“Because I like money and this place is popular,” was the completely ingenuous response, which won him an order for a quartet of appetizers from his now lubricated clientele (with the exception of the abstemious Agrippina). The appies represented both the high and the low of the meal.
Fried Rhode Island calamari with sweet cherry peppers, and lobstah [sic] ginger sauce was a very good effort for fryolater squid. The best part of the dish was its foundation of fresh, correctly cooked and only slightly over-breaded calamari. As a squid purist, Lucullus felt that this good beginning was diminished somewhat by the peppers and sauce, which imparted a single dimensional sweet flavor profile. If you are going to junk up good fried calamari, at least get some heat into the equation. But the dish’s unforgivable shortcoming was the complete absence of tentacles. The rest of the table really liked this appie and voted Lucullus a squid snob for his pretentious Bass-fueled cephalopod disquisition.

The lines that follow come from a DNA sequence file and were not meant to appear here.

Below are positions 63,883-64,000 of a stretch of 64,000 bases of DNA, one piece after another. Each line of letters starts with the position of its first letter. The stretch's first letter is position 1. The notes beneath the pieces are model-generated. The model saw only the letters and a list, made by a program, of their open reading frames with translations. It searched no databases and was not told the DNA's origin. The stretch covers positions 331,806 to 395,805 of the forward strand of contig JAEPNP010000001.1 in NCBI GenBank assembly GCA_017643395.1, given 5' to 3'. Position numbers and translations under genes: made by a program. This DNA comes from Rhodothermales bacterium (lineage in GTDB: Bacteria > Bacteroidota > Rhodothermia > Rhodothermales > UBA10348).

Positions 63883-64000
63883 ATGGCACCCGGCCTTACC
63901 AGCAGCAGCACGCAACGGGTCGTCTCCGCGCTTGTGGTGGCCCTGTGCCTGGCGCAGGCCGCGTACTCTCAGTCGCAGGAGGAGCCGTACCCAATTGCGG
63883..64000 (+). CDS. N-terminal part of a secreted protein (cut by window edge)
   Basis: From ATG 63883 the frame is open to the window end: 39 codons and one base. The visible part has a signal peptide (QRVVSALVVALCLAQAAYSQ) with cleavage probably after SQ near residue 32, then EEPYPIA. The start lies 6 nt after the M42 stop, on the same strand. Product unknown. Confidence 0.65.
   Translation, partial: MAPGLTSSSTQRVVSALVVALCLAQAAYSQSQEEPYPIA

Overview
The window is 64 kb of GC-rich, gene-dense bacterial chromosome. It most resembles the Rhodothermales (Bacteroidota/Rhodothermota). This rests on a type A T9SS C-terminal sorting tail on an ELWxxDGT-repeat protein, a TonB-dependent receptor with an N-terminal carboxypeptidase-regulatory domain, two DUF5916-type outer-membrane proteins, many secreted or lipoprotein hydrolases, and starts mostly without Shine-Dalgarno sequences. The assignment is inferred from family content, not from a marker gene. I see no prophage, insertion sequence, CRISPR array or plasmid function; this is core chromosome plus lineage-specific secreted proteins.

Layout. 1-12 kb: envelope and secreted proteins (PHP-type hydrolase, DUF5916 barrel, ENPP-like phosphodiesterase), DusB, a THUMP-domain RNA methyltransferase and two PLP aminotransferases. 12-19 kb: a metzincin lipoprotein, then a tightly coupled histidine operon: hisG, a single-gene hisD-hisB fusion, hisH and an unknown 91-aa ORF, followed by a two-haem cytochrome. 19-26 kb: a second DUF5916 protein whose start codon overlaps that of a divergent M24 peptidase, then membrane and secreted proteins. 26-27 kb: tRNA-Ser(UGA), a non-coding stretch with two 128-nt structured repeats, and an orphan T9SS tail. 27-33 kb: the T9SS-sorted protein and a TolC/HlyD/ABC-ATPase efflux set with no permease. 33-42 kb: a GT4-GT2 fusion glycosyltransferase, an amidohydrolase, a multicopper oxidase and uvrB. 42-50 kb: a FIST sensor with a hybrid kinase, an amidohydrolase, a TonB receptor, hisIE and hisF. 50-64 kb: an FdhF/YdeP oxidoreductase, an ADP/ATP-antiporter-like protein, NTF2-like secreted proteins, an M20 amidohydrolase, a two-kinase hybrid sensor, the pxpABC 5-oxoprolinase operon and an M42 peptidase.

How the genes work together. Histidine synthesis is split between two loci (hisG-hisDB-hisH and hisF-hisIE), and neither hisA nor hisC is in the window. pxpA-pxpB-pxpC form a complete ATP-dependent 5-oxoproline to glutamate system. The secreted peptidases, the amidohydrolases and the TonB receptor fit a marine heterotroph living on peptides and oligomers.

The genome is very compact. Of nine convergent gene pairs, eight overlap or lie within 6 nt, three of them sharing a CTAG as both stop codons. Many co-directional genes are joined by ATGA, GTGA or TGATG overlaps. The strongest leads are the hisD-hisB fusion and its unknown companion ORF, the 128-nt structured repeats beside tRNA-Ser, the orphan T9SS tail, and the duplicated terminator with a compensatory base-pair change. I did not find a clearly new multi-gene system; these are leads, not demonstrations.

Ford’s version of bang bang shrimp (not on the menu, but suggested by Eric) was a big hit. The dish consisted of expertly fried high quality shrimp with the same lobstah [sic] ginger sauce, but this time it was paired with a robust cabbage slaw that added both texture and acid profiles to the preparation. The mild fried peppers also worked a lot better with the shrimp than they did with the squid, although some heat would have definitely elevated the dish.